PalmOS devices

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PalmOS devices work pretty well with Linux, and offer many advanced possibilities. All interactions depend on pilot-link, a suite of tools that is installed by default with MEPIS 7.x but nto otherwise. A frontend is available to use this backend on MEPIS, Jpilot. As of January 2010, the developers decided to drop support for Kpilot [1]

  • Make sure all your device entries are correct, including spelling and capitalization
  • Make sure your handheld data are backed up before you start.
  • If you are using a Palm device that has been used on another PC, you may have to restore the factory defaults (hard reset) by following these directions.
  • Make sure that the modules you need are loaded: visor, usbserial and uhci_hcd or ehci_hcd.

Tips and Tricks

  • Many of the applications that claim to be able to convert a *.txt file to a *.pdb file may not work. KWord seems to be very solid, however, and it can save a file in the native PalmDoc format that can be picked up by any of the free readers. Some Palm devices can also read .doc documents, and you can use to create a .doc file which can then be transferred into the Palm device via data sync cable, bluetooth or put on a SD card. Palm devices can also understand spread sheets in Excel format, which can also be created in Open Office.


To get your Palm to connect wirelessly with advanced security such as WPA2, you may need extra software. In this example for the Palm TX, you will need to go to the Palm software store and purchase package Wi-Fi Enterprise Security Update (ESU) for the Palm T|X Handheld.

Download it to your computer where you can find it. Then right click on it (TX security upgrade will be the title). Choose Extract to TX_Security_Upgrade. This will make a folder. From this folder you will need to add these files:


Transfer these to the Palm using Jpilot or a SD card (just drop them into the Launcher folder, which is in the Palm folder).

Fire up your WiFi by clicking on the icon 4th from the right. From the pop up Wi-Fi box, choose “on”. Then choose Scan/Setup. Click on the Wireless network you want to connect to and then tap “Edit”. From the pop up tap on “Configure” For “Security” you will have a choice of “Open” “Personal” or “Enterprise”. Next will be “Mode”, your choices are “WEP” or “WPA-PSK”. Then Encryption, you can choose “TKIP” or “AES” or “Auto(TKIP/AES). Then tap your “Key” box and fill in your passphrase. If you are using “Enterprise” you may need a user name as well. Then tap “OK”. Palm with then ask you if you want to connect now, and off you go.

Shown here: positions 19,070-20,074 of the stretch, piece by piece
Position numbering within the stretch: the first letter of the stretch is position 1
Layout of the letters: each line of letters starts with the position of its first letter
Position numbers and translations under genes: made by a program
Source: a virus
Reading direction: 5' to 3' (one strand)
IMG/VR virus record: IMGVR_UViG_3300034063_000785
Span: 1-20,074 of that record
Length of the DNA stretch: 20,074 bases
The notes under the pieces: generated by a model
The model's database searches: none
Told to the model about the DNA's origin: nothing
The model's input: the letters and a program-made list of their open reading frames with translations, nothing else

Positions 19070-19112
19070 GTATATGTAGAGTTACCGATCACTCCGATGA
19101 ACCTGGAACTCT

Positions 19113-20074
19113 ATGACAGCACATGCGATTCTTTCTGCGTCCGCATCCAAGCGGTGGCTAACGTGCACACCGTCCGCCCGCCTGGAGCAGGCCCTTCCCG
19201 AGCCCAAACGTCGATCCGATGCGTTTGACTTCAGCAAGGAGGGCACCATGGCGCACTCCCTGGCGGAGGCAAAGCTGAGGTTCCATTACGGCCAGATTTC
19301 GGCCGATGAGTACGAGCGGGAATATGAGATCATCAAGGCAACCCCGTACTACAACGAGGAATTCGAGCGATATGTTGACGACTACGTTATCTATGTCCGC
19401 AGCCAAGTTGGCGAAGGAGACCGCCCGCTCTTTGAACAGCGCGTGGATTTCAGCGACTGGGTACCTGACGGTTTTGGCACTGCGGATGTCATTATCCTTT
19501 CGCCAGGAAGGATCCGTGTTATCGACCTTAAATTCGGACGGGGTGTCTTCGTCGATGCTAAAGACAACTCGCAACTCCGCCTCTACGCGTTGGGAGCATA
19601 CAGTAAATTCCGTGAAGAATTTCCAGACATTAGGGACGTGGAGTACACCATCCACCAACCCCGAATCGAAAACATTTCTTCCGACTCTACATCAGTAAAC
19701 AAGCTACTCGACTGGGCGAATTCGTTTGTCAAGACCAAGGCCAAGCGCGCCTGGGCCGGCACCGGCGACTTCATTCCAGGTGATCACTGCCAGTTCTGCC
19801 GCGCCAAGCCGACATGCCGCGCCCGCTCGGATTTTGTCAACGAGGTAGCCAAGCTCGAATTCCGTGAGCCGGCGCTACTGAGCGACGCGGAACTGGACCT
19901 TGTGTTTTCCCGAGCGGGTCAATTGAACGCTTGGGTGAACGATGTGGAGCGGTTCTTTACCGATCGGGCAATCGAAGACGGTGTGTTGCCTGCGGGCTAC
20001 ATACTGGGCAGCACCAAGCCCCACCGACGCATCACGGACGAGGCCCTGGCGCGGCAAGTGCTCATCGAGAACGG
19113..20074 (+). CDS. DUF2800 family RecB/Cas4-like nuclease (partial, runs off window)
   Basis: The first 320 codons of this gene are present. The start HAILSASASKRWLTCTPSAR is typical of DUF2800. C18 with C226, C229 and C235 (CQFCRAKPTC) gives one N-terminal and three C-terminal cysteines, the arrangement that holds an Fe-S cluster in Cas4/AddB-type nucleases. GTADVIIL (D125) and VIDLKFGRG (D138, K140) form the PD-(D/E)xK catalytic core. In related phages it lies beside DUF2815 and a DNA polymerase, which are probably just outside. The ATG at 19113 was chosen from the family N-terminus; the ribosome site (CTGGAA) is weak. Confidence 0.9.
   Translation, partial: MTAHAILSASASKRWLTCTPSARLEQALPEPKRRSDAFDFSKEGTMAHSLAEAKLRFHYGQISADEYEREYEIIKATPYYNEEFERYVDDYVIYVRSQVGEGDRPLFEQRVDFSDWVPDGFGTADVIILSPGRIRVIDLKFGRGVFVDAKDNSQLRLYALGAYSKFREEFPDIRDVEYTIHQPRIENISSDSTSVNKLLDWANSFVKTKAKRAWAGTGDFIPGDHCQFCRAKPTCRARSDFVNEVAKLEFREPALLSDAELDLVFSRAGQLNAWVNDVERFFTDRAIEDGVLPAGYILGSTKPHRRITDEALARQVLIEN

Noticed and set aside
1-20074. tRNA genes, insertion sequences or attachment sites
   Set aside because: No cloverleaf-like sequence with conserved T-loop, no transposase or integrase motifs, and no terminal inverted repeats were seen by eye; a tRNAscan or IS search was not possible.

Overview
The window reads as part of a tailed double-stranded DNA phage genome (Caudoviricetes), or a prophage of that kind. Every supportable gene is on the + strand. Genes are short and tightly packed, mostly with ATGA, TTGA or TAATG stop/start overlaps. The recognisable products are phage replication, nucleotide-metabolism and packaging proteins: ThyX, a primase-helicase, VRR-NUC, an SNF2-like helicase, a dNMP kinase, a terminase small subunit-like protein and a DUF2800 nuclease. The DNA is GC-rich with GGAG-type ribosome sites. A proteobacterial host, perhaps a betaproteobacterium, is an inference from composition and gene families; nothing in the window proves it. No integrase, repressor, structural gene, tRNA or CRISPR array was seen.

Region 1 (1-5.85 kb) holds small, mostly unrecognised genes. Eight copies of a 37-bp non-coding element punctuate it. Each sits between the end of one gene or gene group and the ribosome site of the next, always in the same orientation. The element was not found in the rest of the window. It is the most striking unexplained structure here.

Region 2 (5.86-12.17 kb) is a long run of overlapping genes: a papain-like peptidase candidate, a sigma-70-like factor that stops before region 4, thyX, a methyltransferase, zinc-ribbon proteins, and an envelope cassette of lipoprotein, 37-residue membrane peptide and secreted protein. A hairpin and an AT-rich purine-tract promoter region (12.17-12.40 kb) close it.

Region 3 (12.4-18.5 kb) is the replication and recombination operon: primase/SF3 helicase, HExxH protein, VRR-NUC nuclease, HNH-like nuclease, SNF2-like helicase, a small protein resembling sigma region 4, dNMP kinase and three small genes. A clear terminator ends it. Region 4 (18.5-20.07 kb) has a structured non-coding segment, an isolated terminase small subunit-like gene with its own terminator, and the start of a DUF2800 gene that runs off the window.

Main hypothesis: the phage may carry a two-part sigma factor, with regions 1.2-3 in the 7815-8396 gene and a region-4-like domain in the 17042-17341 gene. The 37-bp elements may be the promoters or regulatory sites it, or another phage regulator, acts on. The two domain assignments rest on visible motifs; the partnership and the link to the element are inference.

• If you have trouble connecting, plug your handheld directly into the PC (no hub).
  • If problems with HotSync occur, try modifying or even unchecking a conduit (such as Addressbook)
  • From the palm-link listserve:

The *ONLY* things which prohibit a USB Palm device from connecting to a Linux desktop are the following:

1. A broken Palm device or desktop hardware. This can be a wedged serial port (which a soft reset cures), or a physically damaged unit (bent pins for example). Or a Palm LifeDrive, which attempts to use > "Drive Mode" to mount the device at connect time, before HotSync is even pressed. Incorrect USB ports, wacky USB hub configurations and so on can make it hard to diagnose and sync a Palm device. Eliminate the obvious.

2. Invalid configuration. This can be bad distribution patches/packages, invalid udev/kernel configuration and rules or any number of other things... all easily fixed, if you know which parts are affecting it.

3. Incorrect use of the VERY fragile timing aspect. Timing is completely device + desktop + configuration dependent. Some Palm devices require waiting up to 7 seconds between hitting HotSync and initiating a sync, while others take 1/2 second. You'll need to play around with that until you find one that works for your device.


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